Leading people means that they give you something very valuable, their trust in you to take them somewhere. Why would you give your trust to a “bad” person? Why would you follow someone who you didn’t believe cared for you? Well, there are a couple of reasons I can think of; 1. you need a paycheck, 2. you are stuck and are just waiting to jump ship to another job. Both scenarios are of organizations that are most likely not productive or unhealthy. With this bit of knowledge of followership, don’t we have the secrets to being a great leader? Be Good!!!
Your legacy in an organization starts on day one and builds to be your leadership potential. If your potential is low, take an objective look back over your legacy in the eyes of your potential followers. Would you admit that you may not be well liked, but think that doesn’t matter because you know the job better that others?
Followers will only follow rules to their stated limits. Followers that are inspired by a leader will always exceed expectations. (Me and some old Himalayan Shaman)
I am proposing a new promotional process for our mid-level leadership. I want to interview and investigate past performance rather than a written test and assessment center evaluation. This has caused some consternation, and I understand why. There is a high probability that the process could end up as a “good ol boy” system. There is also a possibility I can change the culture to one that understands that a legacy is worth more in leadership than a good test day. For the proposed process to work, I would have to build validation into our everyday culture that takes away the fears that our mid-level leaders can’t perform the job. I’m hoping I have them exceeding expectations on a regular basis.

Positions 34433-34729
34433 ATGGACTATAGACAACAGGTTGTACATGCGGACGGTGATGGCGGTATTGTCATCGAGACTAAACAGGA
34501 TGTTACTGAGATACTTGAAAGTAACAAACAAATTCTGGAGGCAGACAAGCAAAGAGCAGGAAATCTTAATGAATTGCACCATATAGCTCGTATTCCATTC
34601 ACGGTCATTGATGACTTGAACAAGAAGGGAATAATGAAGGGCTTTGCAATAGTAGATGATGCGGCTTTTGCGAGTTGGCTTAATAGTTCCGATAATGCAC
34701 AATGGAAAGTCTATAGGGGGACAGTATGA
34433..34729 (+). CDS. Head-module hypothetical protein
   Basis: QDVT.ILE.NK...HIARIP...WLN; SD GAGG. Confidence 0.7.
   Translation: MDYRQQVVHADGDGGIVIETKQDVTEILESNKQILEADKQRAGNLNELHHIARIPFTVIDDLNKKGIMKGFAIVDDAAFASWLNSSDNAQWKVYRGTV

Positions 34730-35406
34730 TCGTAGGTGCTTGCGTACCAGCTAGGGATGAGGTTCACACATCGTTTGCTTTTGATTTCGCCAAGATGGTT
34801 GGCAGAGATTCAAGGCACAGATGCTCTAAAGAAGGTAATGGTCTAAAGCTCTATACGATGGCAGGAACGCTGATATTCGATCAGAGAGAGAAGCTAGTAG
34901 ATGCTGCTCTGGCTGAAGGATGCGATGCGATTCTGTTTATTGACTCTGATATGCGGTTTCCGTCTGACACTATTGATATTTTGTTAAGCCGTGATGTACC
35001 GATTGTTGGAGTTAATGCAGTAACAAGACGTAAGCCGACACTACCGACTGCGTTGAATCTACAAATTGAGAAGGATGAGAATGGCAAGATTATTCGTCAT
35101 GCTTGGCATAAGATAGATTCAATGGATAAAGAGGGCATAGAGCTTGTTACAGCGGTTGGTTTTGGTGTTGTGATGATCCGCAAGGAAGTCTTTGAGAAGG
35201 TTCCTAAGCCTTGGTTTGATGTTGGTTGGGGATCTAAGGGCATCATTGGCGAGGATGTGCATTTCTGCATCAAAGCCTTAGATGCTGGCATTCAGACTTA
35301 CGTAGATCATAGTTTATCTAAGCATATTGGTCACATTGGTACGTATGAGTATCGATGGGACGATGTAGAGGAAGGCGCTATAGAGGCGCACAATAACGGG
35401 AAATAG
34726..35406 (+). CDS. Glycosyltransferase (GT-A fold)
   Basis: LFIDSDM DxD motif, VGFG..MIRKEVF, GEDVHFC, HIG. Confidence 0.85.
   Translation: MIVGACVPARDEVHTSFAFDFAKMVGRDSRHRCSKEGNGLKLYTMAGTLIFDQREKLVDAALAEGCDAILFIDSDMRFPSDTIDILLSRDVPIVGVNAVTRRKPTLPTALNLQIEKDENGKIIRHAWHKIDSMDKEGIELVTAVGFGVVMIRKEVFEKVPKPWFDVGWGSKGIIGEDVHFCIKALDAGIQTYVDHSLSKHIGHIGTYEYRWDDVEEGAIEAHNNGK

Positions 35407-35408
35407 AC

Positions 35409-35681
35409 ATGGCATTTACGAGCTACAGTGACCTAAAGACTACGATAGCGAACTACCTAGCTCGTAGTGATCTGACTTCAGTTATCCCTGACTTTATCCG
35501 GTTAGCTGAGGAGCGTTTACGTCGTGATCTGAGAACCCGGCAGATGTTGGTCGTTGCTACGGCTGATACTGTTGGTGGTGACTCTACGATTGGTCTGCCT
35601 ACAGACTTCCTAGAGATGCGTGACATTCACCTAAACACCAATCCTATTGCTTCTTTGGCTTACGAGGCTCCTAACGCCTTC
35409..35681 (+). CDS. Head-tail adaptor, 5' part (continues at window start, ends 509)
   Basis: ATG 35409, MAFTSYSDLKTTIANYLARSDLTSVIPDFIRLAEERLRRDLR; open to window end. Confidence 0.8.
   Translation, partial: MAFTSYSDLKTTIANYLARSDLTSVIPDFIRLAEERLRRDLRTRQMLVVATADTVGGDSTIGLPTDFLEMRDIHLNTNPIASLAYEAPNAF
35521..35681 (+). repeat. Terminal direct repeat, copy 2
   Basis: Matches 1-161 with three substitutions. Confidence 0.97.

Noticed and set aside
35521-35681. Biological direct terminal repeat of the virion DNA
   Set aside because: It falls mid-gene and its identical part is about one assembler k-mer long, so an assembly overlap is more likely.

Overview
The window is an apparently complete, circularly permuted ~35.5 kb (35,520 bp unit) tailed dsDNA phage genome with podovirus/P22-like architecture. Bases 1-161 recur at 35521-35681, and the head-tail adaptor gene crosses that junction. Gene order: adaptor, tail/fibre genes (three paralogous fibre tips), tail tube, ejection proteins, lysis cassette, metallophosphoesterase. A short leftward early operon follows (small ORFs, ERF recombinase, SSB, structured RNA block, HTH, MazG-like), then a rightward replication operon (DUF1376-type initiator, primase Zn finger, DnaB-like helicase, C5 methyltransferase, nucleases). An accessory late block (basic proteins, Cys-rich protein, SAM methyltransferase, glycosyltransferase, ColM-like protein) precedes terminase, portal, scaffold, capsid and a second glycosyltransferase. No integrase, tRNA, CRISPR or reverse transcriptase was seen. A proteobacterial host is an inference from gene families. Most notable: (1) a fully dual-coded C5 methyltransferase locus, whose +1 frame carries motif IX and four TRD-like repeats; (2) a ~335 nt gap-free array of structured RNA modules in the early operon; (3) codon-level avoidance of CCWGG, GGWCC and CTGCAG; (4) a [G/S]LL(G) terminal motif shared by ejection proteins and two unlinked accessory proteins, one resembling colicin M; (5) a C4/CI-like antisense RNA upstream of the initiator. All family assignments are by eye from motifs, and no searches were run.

Culture eats Strategy for Breakfast, (Peter Drucker, and then everyone else in the business world)
If the organization can grasp the idea of a culture that fosters growth in each other as much as the organization as a whole, leadership will be abundant. Good leaders emerge from the good follower that passes it on to those around him. You don’t have to be an anointed leader to care for those around you. Caring for and fostering the team is where the informal leaders garner a following. It then becomes a small step to the position of leader because people are used to following you already.
Aways be paying it forward.